In this paper we have briefly considered the transparency of Telstra’s proposed bundled prices. We consider the transparency for competitors, customers and regulatory authorities. From the customers’ perspective, Telstra’s bundled discounts should be made more explicit. This can easily be achieved by a simple addition to the customer bill. This increased transparency will aid customers when choosing between Telstra and alternative service providers for particular products. From the perspective of competitors and regulatory authorities, Telstra’s bundled options might be used to hide predatory prices. In this sense, the prices are non-transparent from a regulatory perspective. Bundled prices might involve incremental services supplied to customers below incremental cost or even at a negative cost. Such pricing is inconsistent with standard competitive behaviour and may significantly harm competition. Telstra’s bundled pricing might also be used to disguise a price squeeze for products such as fixed-line telephone services where Telstra’s retail competitors are dependent on Telstra for wholesale essential facility access. We consider two alternative approaches to the bundled pricing that could be adopted by the Commission. First, given the competitive concerns, the Telstra bundled pricing might only be given regulatory approval if the regulator (1) is satisfied, given current customer purchasing profiles, that no significant group of customers will receive any incremental services form Telstra under a bundle at a price that is less than incremental cost; and (2) has on-going procedures in place to check the Telstra’s bundled pricing to ensure that no elements of the bundle are priced below incremental cost in the future. As we noted, however, this approach requires high levels of information and may be impractical. Alternatively, the Commission could require that Telstra’s bundled pricing falls within the bounds of standard imputation rules. In particular, Telstra would only be able to offer bundled product discounts to the degree that these discounts reflected legitimate cost savings. Telstra would be required to verify these savings to the satisfaction of the regulator before it could offer the relevant retail discounts to customers. This approach considerably reduces the information burden on the regulator. It requires that Telstra provide information on relevant savings. However, this information should be readily available, as Telstra would need this information internally in order to determine its own bundled pricing policies. Further, this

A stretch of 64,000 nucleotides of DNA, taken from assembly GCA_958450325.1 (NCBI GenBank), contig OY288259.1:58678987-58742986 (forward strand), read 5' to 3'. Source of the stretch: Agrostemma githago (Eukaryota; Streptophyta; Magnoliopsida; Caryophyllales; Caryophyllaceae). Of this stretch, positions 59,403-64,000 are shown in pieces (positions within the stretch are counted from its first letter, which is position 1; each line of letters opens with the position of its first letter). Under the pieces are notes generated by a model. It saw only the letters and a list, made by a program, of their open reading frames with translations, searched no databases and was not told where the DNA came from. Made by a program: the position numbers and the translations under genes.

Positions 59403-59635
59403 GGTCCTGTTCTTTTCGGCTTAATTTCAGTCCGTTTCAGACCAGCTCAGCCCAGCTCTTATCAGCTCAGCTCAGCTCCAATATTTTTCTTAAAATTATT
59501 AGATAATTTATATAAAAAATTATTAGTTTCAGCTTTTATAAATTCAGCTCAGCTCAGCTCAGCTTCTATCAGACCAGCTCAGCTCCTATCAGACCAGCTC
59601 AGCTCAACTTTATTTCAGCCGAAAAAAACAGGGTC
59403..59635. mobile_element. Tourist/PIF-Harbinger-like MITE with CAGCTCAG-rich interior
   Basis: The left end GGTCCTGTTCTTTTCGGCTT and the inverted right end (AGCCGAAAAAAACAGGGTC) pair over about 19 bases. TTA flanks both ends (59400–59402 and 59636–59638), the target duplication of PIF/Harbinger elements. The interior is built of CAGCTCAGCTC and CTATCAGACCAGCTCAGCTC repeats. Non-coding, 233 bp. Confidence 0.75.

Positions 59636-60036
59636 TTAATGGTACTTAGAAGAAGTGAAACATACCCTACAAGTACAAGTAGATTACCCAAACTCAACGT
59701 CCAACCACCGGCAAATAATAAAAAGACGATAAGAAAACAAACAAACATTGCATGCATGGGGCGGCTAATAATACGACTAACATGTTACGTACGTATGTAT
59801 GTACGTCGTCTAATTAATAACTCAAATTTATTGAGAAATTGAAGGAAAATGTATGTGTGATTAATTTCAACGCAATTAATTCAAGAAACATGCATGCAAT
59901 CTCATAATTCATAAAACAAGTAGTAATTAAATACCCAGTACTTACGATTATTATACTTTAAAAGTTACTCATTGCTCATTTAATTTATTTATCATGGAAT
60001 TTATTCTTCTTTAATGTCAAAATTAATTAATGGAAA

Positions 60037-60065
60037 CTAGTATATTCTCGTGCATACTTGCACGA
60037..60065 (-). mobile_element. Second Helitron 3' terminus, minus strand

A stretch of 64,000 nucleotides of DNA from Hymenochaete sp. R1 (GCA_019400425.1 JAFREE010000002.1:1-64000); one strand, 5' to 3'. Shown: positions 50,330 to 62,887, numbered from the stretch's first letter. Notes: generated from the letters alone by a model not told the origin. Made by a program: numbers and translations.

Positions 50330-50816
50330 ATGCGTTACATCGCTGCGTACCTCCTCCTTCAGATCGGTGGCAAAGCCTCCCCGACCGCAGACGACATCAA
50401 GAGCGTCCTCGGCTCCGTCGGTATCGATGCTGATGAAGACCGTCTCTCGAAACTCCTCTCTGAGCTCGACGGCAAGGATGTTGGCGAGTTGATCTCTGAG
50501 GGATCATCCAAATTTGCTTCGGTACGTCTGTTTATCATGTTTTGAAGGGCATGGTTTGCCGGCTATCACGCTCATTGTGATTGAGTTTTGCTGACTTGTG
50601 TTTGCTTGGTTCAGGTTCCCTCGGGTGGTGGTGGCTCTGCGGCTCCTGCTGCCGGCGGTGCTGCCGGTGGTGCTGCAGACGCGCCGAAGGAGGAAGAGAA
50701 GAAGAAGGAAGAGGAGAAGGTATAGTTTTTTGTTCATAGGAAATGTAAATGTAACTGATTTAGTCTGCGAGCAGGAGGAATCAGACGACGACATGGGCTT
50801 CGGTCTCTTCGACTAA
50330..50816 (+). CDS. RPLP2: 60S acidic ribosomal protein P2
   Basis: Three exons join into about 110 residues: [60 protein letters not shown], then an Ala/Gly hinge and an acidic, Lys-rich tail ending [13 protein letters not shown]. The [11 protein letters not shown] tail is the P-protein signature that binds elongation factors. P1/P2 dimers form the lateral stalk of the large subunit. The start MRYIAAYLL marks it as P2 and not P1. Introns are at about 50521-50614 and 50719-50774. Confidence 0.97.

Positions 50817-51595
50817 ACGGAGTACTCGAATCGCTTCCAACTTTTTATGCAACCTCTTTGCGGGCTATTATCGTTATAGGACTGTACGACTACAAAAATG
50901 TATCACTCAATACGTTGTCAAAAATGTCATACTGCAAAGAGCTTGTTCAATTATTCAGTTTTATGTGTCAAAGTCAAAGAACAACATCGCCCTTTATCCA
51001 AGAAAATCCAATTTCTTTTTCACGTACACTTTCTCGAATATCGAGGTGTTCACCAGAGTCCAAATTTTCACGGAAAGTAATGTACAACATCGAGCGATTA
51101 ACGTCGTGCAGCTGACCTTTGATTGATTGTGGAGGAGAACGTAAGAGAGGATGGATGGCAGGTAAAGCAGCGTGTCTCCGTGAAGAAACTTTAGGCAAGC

11

Section 5

Conclusion

alternative approach ensures that there is alignment between cost savings and retail customer discounts. Such alignment is consistent with standard competitive market conduct.

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Section 6

Appendix

6

Appendix
Consider the following Telstra bill for a customer who subscribes to two additional services: Local Call Costs: Long Distance Calls: Fixed-to-Mobile: Mobile Phone: Pay TV: Total Reward Discount: Amount Owing: $20 $100 $30 $60 $20 $230 $23 $207

Rewards Breakdown: this month you saved the following amounts by subscribing to the following Telstra services. Mobile Service: $8.507 Pay TV: $10.508 Or, alternatively, consider a customer who only subscribes to one additional service: Local Call Costs: Long Distance Calls: Fixed-to-Mobile: Pay TV: Total Reward Discount: Amount Owing: $20 $100 $30 $20 $170 $8.50 $161.50

Rewards Breakdown: this month you saved the following amounts by subscribing to the following Telstra services. Pay TV: $8.509

7 This is the total bill without the mobile service = $170 (= $230 - $60) multiplied by 0.05 (= 0.1 – 0.05). 8 This is the total bill without the Pay TV service = $210 (= $230 - $20) multiplied by 0.05 (= 0.1 – 0.05). 9

This is the total bill = $170 multiplied by 0.05.